SCOTUS Reality Check

Tuesday, June 14, 2005

SCOTUS Reality Check

Yesterday U.S. Supreme Court ruled in favor of Thomas Miller-El, which overturned his Texas death penalty conviction on the grounds that the jury selection process was totally tainted, that the Dallas prosecutors intentionally struck black jurors from the box. (He's going to get a new trial.)

However, over at my buddy's anti-death penalty blog he points out that what is truly shocking thing about this case is that it wasn't a unanimous decision-- in spite of the fact that much of the blatant prejudice used in jury selection was actually written out in a handbook for training new Dallas County prosecutors. Here are just a few choice quotes:
"You are not looking for any member of a minority group which may subject him to oppression – they almost always empathize with the accused."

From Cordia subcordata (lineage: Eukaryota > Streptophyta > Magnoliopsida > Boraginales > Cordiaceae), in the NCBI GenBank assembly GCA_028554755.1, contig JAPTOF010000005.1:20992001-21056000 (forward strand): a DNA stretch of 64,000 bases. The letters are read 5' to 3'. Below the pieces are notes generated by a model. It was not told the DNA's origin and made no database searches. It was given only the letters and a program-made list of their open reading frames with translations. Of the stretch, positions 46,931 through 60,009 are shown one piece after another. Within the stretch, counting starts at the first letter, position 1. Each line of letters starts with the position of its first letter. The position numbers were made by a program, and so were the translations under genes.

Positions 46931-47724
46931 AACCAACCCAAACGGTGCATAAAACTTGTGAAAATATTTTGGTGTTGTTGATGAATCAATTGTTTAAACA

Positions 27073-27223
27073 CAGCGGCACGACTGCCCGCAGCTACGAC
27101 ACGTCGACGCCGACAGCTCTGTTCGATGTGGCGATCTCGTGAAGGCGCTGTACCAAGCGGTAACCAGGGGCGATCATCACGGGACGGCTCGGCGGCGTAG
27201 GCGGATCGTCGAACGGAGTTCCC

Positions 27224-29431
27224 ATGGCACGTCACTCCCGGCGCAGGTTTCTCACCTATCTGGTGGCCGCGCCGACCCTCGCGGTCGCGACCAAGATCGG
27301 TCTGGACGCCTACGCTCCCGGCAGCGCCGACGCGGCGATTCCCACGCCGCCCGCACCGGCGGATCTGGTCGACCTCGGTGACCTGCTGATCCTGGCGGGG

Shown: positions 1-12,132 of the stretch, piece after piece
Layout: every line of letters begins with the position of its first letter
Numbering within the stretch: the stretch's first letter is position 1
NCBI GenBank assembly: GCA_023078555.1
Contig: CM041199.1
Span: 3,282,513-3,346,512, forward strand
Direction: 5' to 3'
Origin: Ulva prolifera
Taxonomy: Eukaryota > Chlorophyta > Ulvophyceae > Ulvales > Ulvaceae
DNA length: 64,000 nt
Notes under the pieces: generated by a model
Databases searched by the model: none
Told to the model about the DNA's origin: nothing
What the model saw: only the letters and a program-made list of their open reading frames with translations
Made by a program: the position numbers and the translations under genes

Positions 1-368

"Look for physical afflictions. These people usually sympathize with the accused."

"I don't like women jurors because I can't trust them."

"Young women too often sympathize with the defendant; old women wearing too much makeup are usually unstable and therefore are bad State's jurors."

"Jewish veniremen generally make poor State's jurors. Jews have a history of oppression and generally empathize with the accused."
Can anyone explain to me how this was a 6-3 decision? Or how Clarence Thomas wrote the dissenting opinion? (Check it out on pg. 54 of the opinion-- a PDF.) It boggles the mind.

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